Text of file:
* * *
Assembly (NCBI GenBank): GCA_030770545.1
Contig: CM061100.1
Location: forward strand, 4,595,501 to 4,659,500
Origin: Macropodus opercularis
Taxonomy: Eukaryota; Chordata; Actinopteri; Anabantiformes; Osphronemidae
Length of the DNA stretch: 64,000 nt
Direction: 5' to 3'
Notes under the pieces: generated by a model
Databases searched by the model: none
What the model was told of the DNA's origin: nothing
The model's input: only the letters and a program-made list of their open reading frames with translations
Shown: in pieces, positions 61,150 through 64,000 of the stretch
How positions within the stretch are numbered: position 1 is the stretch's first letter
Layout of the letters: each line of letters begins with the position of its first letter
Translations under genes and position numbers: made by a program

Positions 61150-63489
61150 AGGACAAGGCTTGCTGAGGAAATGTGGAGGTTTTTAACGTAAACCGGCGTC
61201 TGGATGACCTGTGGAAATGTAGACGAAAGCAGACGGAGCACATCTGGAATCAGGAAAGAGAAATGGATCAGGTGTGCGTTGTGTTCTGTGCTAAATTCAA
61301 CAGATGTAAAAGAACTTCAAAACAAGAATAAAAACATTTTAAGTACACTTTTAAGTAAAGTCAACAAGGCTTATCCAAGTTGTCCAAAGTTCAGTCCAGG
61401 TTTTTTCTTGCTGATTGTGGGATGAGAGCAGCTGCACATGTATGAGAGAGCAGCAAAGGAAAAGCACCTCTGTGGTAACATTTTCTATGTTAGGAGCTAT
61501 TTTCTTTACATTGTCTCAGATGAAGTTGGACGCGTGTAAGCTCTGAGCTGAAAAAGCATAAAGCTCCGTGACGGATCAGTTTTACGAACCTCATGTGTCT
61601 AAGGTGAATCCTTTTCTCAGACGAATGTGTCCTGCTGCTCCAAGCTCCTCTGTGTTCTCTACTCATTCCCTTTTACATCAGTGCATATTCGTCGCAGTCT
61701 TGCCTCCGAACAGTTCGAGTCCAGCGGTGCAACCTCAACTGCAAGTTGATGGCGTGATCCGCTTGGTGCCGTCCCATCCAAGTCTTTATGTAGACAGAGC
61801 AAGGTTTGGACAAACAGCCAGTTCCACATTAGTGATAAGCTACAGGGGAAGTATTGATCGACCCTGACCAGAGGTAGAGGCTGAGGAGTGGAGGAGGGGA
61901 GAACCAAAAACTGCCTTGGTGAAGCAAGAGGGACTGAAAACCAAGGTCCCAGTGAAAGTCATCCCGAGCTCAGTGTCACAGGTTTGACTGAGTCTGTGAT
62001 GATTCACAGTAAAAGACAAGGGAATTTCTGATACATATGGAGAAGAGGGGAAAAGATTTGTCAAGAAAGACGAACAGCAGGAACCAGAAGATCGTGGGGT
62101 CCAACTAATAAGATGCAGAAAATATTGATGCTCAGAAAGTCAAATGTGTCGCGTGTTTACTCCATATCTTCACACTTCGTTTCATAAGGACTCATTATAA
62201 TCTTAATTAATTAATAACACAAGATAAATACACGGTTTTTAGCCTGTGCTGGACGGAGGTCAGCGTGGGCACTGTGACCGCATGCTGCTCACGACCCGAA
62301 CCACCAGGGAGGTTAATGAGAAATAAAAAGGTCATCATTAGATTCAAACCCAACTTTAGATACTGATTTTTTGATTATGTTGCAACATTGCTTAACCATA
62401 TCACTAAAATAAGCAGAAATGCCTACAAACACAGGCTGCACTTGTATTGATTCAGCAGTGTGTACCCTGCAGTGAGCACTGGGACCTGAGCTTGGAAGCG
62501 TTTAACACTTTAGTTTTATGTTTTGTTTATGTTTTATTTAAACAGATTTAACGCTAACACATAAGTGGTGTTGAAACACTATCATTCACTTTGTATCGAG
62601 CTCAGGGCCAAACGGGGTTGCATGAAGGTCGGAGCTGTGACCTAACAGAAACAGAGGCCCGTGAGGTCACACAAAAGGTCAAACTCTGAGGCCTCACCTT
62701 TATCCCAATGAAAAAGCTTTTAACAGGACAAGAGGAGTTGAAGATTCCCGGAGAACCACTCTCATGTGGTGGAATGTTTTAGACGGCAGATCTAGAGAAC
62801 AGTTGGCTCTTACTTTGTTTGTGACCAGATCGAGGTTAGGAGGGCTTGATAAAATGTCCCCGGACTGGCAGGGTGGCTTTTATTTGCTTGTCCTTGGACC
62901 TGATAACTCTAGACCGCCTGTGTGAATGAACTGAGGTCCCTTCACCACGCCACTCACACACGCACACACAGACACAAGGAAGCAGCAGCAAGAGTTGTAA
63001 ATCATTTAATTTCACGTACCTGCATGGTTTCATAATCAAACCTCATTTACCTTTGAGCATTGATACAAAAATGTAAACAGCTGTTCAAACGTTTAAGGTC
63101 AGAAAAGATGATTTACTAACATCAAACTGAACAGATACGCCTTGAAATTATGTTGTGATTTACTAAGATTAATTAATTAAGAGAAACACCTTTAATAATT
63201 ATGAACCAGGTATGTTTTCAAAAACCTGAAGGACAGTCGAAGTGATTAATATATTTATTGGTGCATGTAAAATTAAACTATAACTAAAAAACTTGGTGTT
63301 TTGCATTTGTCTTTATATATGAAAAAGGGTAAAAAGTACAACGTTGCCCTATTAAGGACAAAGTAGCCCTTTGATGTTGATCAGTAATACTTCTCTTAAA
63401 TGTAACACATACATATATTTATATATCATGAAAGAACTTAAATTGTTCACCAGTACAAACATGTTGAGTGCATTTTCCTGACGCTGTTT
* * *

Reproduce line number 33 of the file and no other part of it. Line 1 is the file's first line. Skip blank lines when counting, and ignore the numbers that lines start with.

62701 TATCCCAATGAAAAAGCTTTTAACAGGACAAGAGGAGTTGAAGATTCCCGGAGAACCACTCTCATGTGGTGGAATGTTTTAGACGGCAGATCTAGAGAAC